The Asian Unicorn
A while back, The Nature Nook looked at the so-called ‘African unicorn’, the okapi. Half-believed but never seen, surrounded by legend and mystique, this highly secretive relative of the giraffe was only officially described by science at the start of the 20th century, long after most other large animals had been discovered and catalogued. A hundred and twenty years later, the okapi remains rare and elusive, but it can at least be seen in several zoos around the world and we now know much more about it.
But today we’ll be looking at the Asian unicorn – a creature that is so elusive, so mysterious, that it wasn’t discovered until the late 20th century. Even today, it has never been seen alive in the wild by a trained biologist.
Secrets of the Saola
Few places on Earth are so remote and unexplored that a terrestrial animal the size of a small horse could live unknown to science for hundreds of years, but the upland forests of Vũ Quang, on the border between Vietnam and Laos, is obviously one of them. In May 1992, a joint biological expedition was set up by the Vietnam Ministry of Forestry and the World Wide Fund for Nature to explore this little-known biodiversity hotspot. While visiting a local village, one of the biologists noticed some long, straight horns that he didn’t recognise hanging in a hunter’s house. They were unlike those belonging to any animal then known to live in Southeast Asia.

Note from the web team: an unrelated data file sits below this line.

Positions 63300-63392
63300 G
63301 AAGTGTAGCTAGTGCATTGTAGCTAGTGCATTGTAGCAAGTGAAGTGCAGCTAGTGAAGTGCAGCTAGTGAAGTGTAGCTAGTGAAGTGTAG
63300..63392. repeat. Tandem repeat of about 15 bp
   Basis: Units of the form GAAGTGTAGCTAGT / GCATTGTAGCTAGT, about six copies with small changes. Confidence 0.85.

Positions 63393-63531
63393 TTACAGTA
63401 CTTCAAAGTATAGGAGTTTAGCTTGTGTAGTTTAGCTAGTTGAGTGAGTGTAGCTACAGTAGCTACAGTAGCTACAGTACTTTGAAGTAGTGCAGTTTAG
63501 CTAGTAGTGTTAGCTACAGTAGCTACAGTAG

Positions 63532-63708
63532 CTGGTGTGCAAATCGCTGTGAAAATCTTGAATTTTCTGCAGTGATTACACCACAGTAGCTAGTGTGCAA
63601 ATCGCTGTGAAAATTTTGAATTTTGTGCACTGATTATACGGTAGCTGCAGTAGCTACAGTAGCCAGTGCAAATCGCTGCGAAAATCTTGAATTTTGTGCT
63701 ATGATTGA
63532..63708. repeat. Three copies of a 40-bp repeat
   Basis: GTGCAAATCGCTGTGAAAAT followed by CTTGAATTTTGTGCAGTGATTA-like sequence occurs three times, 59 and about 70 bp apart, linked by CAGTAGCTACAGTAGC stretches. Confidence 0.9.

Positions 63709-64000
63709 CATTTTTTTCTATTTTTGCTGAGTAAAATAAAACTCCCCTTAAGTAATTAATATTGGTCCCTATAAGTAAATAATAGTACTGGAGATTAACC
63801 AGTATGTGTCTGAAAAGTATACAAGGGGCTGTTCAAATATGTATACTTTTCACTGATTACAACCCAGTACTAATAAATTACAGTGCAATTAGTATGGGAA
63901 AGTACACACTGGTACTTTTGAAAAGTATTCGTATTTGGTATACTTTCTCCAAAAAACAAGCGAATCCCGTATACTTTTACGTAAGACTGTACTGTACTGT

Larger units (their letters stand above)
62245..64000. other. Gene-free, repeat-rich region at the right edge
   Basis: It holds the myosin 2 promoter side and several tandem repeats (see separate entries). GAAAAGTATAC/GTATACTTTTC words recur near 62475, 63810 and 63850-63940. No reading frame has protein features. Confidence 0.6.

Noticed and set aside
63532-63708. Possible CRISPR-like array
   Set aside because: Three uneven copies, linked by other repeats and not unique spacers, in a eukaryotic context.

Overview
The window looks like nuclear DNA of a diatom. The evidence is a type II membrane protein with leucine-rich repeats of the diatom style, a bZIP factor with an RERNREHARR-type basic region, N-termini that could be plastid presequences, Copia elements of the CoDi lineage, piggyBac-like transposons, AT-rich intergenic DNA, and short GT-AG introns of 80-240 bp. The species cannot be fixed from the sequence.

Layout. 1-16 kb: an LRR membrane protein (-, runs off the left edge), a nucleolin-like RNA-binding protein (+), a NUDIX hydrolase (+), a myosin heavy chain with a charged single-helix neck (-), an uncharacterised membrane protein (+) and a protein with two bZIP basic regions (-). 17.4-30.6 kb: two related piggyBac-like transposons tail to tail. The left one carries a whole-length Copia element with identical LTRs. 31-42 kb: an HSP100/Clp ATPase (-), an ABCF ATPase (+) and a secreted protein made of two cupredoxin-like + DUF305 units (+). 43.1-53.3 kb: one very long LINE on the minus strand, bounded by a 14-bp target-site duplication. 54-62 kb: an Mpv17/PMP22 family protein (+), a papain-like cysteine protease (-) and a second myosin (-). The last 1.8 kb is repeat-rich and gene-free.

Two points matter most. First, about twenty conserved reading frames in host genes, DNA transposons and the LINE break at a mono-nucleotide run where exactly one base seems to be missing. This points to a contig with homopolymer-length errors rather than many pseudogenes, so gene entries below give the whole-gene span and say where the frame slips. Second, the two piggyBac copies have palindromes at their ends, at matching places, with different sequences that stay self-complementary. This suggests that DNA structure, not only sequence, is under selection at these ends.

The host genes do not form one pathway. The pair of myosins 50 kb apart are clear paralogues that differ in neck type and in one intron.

What animal could possess such horns? It was theorised to be some sort of antelope, undescribed by science. No one apart from the local people had any idea of its existence, and even they rarely saw it.
A search of the region yielded more horns and some skins, from which a new species was officially described a year later. It turned out not to be an antelope at all, but a bovid that looks like an antelope. It was named the Vu Quang ox, or saola (sow-la), and became the largest previously unknown land mammal to be introduced to science since 1937. A live individual was first seen by scientists in 1994 when local people caught one for it to be studied, but the young female (pictured at the top of the article) died shortly afterwards. Very few photographs of the species exist, which explains why this particular post is pretty light on the image front.
But what made the discovery of the saola even more remarkable was that this wasn’t simply a new species of wild ox. Its antelope-like qualities made that abundantly clear. No, this was something entirely new. Something sufficiently different enough from all other living animals to be placed within its very own genus, Pseudoryx (because of its superficial similarity to the oryx).